Singapore’s NTUC Enterprise Co-operative Ltd is close to selling off the majority of its Singapore real estate portfolio with its property arm marketing S$4.15 billion ($3 billion) in suburban malls at the same time that its insurance division is mulling offers for at least one office tower in the city, Mingtiandi has learned.
The trade union federation’s real estate arm, Mercatus Co-operative has hired JP Morgan to market its 2.13 million square foot (197,880 square metre) portfolio of four malls for an undisclosed sum, including a half-stake in a shopping centre which it co-owns with PGIM Real Estate, China’s CIC and a unit of Prudential, according to sources familiar with the discussions, which were first reported by Bloomberg.
In a separate transaction, NTUC Income, the insurance arm of the co-operative, this month concluded a tender for its 37-storey Income at Raffles office tower. That process drew offers from 10 players with the top bid coming in at over S$950 million ($687 million), based on an account by the Business Times. Competitors in that contest included a joint venture between BlackRock and City Developments Ltd, as well as local private equity firm TE Capital, Mingtiandi has learned.
Should Mercatus succeed in selling its mall portfolio, the disposal would rank at the largest property transaction in Singapore so far this year, with the reported amount equivalent to nearly half of the S$9.9 billion in properties that have changed hands since January, based on independent research.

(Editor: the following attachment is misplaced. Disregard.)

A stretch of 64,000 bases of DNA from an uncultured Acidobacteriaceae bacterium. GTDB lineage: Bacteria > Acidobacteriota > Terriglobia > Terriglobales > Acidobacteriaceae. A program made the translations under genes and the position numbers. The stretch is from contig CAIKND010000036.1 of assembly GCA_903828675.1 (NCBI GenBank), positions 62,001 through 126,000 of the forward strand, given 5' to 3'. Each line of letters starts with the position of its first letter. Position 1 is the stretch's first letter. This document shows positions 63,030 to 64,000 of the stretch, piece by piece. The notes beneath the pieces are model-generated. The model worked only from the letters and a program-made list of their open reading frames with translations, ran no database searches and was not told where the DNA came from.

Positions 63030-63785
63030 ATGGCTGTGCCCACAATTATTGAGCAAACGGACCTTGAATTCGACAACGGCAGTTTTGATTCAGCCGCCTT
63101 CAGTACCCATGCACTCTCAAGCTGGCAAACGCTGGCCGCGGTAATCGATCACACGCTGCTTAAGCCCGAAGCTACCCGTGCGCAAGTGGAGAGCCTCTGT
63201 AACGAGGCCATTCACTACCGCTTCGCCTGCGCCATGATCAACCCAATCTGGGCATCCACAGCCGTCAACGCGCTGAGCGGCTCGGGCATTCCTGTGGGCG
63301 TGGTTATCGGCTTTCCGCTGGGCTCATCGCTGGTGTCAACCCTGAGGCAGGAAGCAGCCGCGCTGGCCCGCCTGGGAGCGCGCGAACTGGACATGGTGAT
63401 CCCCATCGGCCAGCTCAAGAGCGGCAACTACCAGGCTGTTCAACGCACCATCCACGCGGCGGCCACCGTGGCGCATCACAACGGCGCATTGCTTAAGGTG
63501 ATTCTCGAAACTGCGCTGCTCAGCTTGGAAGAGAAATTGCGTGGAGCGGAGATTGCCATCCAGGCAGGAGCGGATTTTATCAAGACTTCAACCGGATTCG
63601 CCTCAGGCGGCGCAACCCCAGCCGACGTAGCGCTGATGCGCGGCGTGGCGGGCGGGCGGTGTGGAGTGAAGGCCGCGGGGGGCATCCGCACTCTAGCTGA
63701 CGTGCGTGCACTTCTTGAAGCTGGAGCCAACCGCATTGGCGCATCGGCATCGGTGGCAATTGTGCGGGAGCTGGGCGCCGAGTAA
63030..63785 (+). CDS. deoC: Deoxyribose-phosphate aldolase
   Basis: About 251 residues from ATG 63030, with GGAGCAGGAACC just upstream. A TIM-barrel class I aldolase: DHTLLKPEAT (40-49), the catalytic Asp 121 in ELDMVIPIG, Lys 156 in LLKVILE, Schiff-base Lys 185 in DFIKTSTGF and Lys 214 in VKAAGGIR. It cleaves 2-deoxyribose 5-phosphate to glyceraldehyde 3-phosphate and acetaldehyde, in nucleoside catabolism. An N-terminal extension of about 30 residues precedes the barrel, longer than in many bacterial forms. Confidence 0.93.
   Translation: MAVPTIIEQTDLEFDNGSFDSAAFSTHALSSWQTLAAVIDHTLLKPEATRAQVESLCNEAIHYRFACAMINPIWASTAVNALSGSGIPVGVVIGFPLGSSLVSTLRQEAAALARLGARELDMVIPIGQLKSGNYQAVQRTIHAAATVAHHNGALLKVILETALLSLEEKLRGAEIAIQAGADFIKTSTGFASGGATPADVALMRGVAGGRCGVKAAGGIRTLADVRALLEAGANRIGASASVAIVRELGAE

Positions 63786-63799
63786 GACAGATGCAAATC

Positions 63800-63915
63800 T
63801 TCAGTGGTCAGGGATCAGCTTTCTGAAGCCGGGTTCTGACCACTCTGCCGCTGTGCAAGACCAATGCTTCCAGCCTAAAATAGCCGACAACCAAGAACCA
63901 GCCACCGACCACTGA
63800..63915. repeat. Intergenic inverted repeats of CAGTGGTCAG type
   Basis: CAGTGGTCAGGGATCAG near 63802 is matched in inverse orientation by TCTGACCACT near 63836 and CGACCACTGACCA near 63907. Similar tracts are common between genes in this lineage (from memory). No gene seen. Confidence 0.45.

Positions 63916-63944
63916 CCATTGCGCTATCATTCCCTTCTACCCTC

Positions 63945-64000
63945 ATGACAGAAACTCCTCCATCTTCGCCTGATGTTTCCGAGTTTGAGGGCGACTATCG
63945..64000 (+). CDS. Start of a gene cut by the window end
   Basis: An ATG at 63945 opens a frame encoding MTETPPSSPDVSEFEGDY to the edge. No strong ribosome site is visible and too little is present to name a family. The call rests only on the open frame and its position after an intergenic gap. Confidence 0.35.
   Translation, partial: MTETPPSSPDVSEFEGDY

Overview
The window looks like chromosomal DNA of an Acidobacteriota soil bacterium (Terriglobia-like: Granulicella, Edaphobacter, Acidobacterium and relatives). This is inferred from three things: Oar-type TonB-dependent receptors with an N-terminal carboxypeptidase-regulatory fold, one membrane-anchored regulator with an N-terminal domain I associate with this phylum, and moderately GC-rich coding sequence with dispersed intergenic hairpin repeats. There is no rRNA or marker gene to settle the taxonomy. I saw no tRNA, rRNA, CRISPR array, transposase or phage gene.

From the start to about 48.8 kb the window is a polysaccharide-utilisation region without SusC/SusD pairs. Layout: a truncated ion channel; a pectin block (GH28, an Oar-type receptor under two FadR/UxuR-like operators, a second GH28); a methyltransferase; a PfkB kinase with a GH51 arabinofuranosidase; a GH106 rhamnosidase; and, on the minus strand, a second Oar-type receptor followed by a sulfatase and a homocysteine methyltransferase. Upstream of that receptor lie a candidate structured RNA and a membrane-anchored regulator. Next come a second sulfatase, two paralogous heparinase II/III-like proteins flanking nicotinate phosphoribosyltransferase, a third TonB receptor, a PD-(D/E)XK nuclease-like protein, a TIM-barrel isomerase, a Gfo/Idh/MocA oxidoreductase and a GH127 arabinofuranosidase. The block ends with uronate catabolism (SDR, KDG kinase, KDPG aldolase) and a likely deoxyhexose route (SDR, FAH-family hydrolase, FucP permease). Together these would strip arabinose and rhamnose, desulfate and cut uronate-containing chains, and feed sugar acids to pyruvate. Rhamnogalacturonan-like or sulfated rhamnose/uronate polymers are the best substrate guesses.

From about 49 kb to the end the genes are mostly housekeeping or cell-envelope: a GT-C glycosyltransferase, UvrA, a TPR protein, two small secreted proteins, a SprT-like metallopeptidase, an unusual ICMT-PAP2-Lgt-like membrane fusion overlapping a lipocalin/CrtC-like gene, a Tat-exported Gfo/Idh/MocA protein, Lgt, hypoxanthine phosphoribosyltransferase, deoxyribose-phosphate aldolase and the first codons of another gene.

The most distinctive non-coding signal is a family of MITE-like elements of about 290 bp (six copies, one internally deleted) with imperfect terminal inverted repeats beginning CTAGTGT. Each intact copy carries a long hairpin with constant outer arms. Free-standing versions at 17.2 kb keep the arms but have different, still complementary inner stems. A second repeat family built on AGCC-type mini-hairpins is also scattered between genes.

Mall Heavyweight Wants Out
Deliberations on the potential sale of the mall portfolio are still ongoing but assets might fetch around S$4 billion Bloomberg reported late Thursday, citing anonymous sources.The reported price tag on that deal roughly matches the S$4.15 billion valuation for the mall portfolio which Mercatus listed in its 2021 annual report.
All four malls are at least 99 percent occupied and yielded S$323.7 million in combined revenues last year, which was down by 4.5 percent from the S$339 million that the portfolio generated prior to the pandemic in 2019.
Dubbed as one of the largest sets of suburban shopping centres in Singapore, the biggest asset in Mercatus’ portfolio is Jurong Point, a S$2 billion mall located in the western portion of the city-state which spans 720,000 square feet of net lettable area.
Next largest on the list by valuation is the S$1.96-billion NEX mall in Serangoon district, where it maintains a 50 percent stake alongside partners PGIM Real Estate, Chinese sovereign wealth fund CIC and a subsidiary of US giant Prudential Financial.
Also in the portfolio is the 320,000 square feet big AMK Hub that connects directly to Ang Mo Kio MRT station and was valued at S$846 million as of last year, as well as the S$203 million Swing By @ Thomson Plaza shopping mall on Upper Thomson Road that spans 110,000 square feet in NLA.
Mingtiandi reached out to representatives of JP Morgan and Mercatus for comment with neither party having responded by the time of publication.
Headquarters Set to Stay
While Mercatus is marketing its entire retail portfolio, it is being more selective in disposing of its office assets as the Lion City experiences a boom in demand for desk space.
Market sources said Mercatus is planning to keep its One Marina Boulevard property in the downtown core, a 31-storey building which serves as headquarters for the real estate manager as well as for its parent, NTUC Enterprise.
Also called NTUC Centre, One Marina Boulevard is located near the Raffles Place MRT station and houses corporate tenants including law firm Allen & Gledhill.